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Importance of E&M for physics grad school

  1. Sep 26, 2010 #1
    Hi all! I graduated last year with my BS in physics and math. I am kind of confused about my choice to do physics in grad school, even though if I get my phD I probably wouldn't want to go into academia. I would like to do research in a government lab. I am comfortable with those theoretical and abstract concepts, and doing computational but not experimental work. Luckily, I heard that theoretical physicists with strong computational skills can easily find jobs in industry. But I want the job to involve physics and/or engineering, so I don't want to work as a programmer or in WS

    My favorite physics class was quantum mechanics, one reason being that it used alot of linear algebra, which was also my favorite math class. I didn't take any physics electives, but solid-state physics looks interesting based on what I've read about it. I also liked statistical mechanics, though we barely covered it in my thermo class. However, the physics I enjoyed the least was thermodynamics and E&M. I discover that I am not interested in alot of the concepts in Griffith's E&M, such as problems involving circuits, solenoids, inductance, etc. As a result, I've had doubts of going into grad school for physics, and even related areas such as EE. I heard that Jackson's E&M is the toughest grad course in physics, so thats worrying to me.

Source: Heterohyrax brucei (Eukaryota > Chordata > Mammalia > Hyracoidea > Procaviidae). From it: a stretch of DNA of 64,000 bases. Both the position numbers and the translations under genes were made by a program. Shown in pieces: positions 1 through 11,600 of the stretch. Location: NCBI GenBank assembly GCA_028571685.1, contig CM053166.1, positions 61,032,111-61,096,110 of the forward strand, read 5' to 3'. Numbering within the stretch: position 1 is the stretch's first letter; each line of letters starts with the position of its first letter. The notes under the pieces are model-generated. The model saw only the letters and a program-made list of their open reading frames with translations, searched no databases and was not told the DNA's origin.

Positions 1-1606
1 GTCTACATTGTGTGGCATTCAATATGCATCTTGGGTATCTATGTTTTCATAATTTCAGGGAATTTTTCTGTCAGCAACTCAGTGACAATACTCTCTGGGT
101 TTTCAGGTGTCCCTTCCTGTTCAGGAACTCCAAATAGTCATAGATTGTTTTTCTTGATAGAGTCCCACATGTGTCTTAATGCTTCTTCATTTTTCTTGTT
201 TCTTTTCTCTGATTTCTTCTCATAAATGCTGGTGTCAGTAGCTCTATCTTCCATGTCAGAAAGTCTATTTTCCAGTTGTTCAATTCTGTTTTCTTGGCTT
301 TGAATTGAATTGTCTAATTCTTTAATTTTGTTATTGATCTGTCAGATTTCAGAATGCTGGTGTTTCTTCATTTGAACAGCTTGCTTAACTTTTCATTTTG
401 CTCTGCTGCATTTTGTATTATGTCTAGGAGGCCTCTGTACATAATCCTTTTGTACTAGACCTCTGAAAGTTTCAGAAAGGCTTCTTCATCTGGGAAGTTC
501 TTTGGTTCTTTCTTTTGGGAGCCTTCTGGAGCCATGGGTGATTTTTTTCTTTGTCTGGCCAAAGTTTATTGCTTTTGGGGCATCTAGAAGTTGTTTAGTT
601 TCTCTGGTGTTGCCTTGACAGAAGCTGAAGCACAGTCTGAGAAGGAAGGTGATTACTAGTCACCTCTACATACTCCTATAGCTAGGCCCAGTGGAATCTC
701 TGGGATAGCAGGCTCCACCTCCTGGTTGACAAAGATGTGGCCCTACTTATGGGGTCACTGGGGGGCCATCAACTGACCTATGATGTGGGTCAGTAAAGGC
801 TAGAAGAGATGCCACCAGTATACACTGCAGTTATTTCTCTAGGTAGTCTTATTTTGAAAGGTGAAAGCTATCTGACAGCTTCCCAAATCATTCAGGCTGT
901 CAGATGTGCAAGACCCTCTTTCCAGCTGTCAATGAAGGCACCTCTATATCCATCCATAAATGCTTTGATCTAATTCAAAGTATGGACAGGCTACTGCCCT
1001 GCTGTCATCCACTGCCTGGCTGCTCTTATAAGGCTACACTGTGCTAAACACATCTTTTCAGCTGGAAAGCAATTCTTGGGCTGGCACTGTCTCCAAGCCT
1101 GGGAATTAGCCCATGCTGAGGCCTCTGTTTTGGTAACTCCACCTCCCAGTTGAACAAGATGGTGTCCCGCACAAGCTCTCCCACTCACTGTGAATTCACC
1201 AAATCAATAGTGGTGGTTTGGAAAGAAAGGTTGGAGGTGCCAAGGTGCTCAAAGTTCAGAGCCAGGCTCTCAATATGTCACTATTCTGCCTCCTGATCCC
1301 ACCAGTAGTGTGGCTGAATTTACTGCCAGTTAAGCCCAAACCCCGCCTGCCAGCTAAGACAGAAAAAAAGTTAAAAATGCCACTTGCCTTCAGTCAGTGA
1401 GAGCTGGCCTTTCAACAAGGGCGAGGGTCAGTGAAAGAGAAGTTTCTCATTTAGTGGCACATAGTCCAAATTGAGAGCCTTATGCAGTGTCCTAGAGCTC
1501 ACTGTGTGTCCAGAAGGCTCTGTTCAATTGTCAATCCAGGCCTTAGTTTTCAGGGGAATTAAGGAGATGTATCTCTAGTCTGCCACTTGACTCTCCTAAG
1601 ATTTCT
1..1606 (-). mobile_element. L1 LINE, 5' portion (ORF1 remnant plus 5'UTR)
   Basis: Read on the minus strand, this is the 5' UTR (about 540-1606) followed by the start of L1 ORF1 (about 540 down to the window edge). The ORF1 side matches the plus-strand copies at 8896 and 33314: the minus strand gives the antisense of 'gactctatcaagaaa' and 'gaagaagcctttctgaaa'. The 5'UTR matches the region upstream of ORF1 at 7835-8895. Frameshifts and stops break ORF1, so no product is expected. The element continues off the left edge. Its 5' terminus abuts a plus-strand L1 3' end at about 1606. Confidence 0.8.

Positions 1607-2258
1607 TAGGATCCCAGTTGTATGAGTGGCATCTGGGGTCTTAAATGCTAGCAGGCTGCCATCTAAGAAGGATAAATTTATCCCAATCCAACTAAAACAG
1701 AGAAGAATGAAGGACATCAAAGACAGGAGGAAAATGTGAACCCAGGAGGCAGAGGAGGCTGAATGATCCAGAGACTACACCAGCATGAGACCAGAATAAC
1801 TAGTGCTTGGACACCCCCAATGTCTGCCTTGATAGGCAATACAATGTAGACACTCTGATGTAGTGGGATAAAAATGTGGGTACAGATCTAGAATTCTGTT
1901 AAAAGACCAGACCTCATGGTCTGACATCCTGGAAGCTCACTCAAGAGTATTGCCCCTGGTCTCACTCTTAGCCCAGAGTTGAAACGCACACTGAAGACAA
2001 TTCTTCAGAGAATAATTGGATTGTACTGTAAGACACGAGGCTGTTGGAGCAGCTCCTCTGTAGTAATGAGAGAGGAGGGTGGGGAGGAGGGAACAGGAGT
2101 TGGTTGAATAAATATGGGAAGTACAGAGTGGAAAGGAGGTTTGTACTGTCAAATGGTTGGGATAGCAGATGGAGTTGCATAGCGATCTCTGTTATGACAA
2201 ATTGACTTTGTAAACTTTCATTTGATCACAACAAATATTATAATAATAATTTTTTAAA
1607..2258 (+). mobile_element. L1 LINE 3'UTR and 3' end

My 2 undergrad research projects dealt with materials modeling and a little solid-state physics, and I enjoyed both projects. Also, based on my reading, it seems like theres some interesting research going on in physics such as lasers, quantum optics, and solid-state physics. I haven't looked too much into the more theoretical areas, such as HEP, astrophysics, etc, since I want to have more employment opportunities after I finish my phD. Although I liked my applied math classes, I tend to have a preference for the physical aspects of problems.
    Is it vital to really like E&M for physics grad school? I enjoyed quantum and statistical mechanics much more..
    Last edited: Sep 26, 2010
  2. jcsd
  3. Sep 26, 2010 #2
    E&M is nearly inescapable. It describes a huge range of everyday phenomena. Take a look at your QM text to see how E&M is used in the discussion of the emission and absorption of light by atoms. There are also lots of important mathematical techniques that are usually introduced in the context of a E&M course (e.g. Green's functions). A graduate E&M course will not typically involve any circuit theory.

    You don't have to love E&M, but you are probably not going to be able to avoid it in most fields of Physics.

    A book that might help you to see what a beautiful subject this can be is Principles of Electrodynamics by Schwartz.
  4. Sep 26, 2010 #3

    Vanadium 50

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    You don't have to like it. But you do have to know it.
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